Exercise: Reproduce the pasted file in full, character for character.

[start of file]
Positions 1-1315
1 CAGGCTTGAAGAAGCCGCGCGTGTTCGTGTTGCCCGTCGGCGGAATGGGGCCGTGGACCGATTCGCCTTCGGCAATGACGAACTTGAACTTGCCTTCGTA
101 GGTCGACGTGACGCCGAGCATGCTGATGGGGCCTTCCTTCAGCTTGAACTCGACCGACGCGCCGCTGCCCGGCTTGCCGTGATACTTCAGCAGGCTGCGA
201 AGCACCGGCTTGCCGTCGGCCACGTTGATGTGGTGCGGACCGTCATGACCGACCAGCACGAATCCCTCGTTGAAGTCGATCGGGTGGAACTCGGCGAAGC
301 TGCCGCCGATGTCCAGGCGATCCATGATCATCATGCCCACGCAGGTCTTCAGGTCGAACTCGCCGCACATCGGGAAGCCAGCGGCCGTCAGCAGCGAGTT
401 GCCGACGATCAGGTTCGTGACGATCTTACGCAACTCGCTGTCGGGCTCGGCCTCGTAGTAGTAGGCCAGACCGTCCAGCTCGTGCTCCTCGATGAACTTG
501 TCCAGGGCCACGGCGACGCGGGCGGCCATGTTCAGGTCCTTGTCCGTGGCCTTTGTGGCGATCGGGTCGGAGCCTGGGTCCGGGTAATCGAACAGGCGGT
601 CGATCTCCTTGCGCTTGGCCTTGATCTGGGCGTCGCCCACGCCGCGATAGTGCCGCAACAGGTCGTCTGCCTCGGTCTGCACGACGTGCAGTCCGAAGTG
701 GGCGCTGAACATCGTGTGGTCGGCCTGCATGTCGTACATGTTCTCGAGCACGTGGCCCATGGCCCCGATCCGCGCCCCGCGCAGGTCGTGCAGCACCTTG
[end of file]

Positions 1-1315
1 CAGGCTTGAAGAAGCCGCGCGTGTTCGTGTTGCCCGTCGGCGGAATGGGGCCGTGGACCGATTCGCCTTCGGCAATGACGAACTTGAACTTGCCTTCGTA
101 GGTCGACGTGACGCCGAGCATGCTGATGGGGCCTTCCTTCAGCTTGAACTCGACCGACGCGCCGCTGCCCGGCTTGCCGTGATACTTCAGCAGGCTGCGA
201 AGCACCGGCTTGCCGTCGGCCACGTTGATGTGGTGCGGACCGTCATGACCGACCAGCACGAATCCCTCGTTGAAGTCGATCGGGTGGAACTCGGCGAAGC
301 TGCCGCCGATGTCCAGGCGATCCATGATCATCATGCCCACGCAGGTCTTCAGGTCGAACTCGCCGCACATCGGGAAGCCAGCGGCCGTCAGCAGCGAGTT
401 GCCGACGATCAGGTTCGTGACGATCTTACGCAACTCGCTGTCGGGCTCGGCCTCGTAGTAGTAGGCCAGACCGTCCAGCTCGTGCTCCTCGATGAACTTG
501 TCCAGGGCCACGGCGACGCGGGCGGCCATGTTCAGGTCCTTGTCCGTGGCCTTTGTGGCGATCGGGTCGGAGCCTGGGTCCGGGTAATCGAACAGGCGGT
601 CGATCTCCTTGCGCTTGGCCTTGATCTGGGCGTCGCCCACGCCGCGATAGTGCCGCAACAGGTCGTCTGCCTCGGTCTGCACGACGTGCAGTCCGAAGTG
701 GGCGCTGAACATCGTGTGGTCGGCCTGCATGTCGTACATGTTCTCGAGCACGTGGCCCATGGCCCCGATCCGCGCCCCGCGCAGGTCGTGCAGCACCTTG